Scientific Research Shows How Genetics Play a Role in Happy Marriages
6 minute read
Your happiness in your marriage may depend on your genetics. An article from Plos One suggests that it’s a polymorphism in your genes, or your partner’s genes, that may play a role in how happy the two of you are in your marriage.
The goal of the study was to take a deeper look at the OXTR rs53576 oxytocin receptor gene, or the GG genotype. In the past, this gene has been studied in individuals, and it’s been determined that people with the GG genotype are prone to greater empathy, and sociability.
How the Oxytocin Receptor Gene Plays a Role
Oxytocin is a hormone that plays a central role in your social and emotional behavior. High oxytocin levels have been seen in deep relationships, such as maternal bonding and social affiliations. It’s often referred to as the love hormone.
When oxytocin is released in the brain, it allows the person to recognize differences between themselves and others. In an article in Psychology Today, the development of relationships is studied in correlation with oxytocin. While oxytocin can aid in connecting humans and strengthening bonds, it’s so powerful that it can also prompt feelings of connectedness that are not truly there.
Oxytocin and Genetics
While looking deeper into oxytocin, research has revealed that some differences people experience in oxytocin levels could be related to a gene called OXTR rs53576. Within these genes are alleles, or variations of the gene, that are coded with a G or an A. It’s been found that people expressing the G gene are more social and report a lower incidence of loneliness than people with AA or AG genes.
It was determined that there is a significant association between one spouse having a GG genotype and the other spouses’ satisfaction, meaning that having one partner with a GG genotype led to higher marital satisfaction overall for both individuals.
Other Information From the OXTR Gene and Marriage Satisfaction
What’s even more interesting to note is that different locations in the OXTR gene appear to have different results and responses when it comes to love and marital success.
An article in The Conversation cites a study that delves deeper into marriage satisfaction and the OXTR gene. This study commenced much like the one listed above where couples were asked to rate their marriages by answering several questions, and then a saliva sample was collected for genetic testing.
This particular study found that better marriages had a high quality of social support. Marriages that weren't recognized, or where there was a lack of support, tended to be less successful.
It was found that males with two copies of the T allele at OXTR rs1042778 thought their spouses provided a lower quality of support, regardless of the support skills actually being expressed.
The above finding implies that males with the TT genotype have a harder time interpreting supportive behavior. It should also be noted that both husbands and wives in these couples reported being less satisfied with their marriage.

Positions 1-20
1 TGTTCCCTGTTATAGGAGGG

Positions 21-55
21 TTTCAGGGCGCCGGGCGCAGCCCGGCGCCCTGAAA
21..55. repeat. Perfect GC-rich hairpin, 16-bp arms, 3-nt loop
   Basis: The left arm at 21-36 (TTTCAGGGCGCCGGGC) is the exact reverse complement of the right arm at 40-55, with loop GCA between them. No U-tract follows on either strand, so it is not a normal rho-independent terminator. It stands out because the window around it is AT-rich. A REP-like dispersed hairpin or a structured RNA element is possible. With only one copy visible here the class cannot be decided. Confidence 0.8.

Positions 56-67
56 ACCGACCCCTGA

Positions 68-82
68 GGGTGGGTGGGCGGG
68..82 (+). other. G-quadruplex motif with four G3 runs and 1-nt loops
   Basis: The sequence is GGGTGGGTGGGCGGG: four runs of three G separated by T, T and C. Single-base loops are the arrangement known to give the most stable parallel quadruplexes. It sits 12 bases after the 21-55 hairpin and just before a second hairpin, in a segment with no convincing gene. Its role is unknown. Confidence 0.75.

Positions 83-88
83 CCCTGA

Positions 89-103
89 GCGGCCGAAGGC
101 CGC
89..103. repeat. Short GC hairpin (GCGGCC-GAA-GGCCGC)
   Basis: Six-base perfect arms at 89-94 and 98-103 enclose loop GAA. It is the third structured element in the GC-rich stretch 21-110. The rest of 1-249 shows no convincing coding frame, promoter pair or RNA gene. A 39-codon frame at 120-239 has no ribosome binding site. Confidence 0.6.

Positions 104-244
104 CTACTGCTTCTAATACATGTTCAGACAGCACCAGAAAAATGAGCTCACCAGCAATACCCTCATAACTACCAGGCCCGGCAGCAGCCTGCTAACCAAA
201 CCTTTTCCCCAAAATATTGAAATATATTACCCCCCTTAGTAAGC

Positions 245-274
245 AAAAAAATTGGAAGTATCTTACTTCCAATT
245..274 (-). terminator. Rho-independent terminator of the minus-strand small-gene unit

The OXTR Gene and Empathetic Communication
Another study in the journal Social Cognitive and Affective Neuroscience looked at how the very same oxytocin receptor gene played a role in communication, in the first stages of a romantic relationship.
It was posited that empathic communication patterns serve as a significant predictor of a couple’s relationship success and/or satisfaction.
Couples were observed during their interactive communications, and notes were made on their ability to maintain focus, affective congruence, acknowledging a partner’s distress, and their exchange of non-verbal empathy.
As the degree of OXTR risk increased, the ability to engage in empathetic support decreased. The discoveries in this study show a connection between the OXTR genotype and communication patterns between couples.
What Does It Mean for Relationships
While the data collected on the OXTR gene shows fascinating connections between oxytocin and the satisfaction or dissatisfaction people express in their relationships, there is still no method of ranking genetics to determine which specific traits will play a more or less significant role in a person’s ability to express love and affection.
For those looking to find lasting love, we are still not at a point where a dating app with a genetic component is the way to ensure happiness. These apps aren’t new, and the concept certainly has been around awhile, but we’re not at a point scientifically where DNA can be used to select the perfect mate.
For the time being, this information is exciting, and will no doubt be used to aid in additional research and future findings, but its value in helping relationships survive and be more satisfactory for the involved parties is minimal at best.
The Bottom Line
If you’re extremely happy in your relationship, you might have your ancestors to thank for passing along some great genes. You may also want to thank your partner’s family because the GG gene that supports a happy relationship might be coming from their side of the line.
If you’re unsatisfied in your relationship, it’s interesting to note that the same OXTR gene may be to blame for the way you perceive your relationship, and for your communication habits.
There is no doubt that OXTR, and the way your brain and body react to oxytocin, play a role in your relationships. But there’s even more interesting information to be discovered regarding which genes play a dominant role in love, and which ones are less effective.
Once this information is uncovered, it's possible that the dating game will be changed forever. But until we can accurately predict who will be the perfect mate based on genetics, we’re left with good old-fashioned love and uncertainty.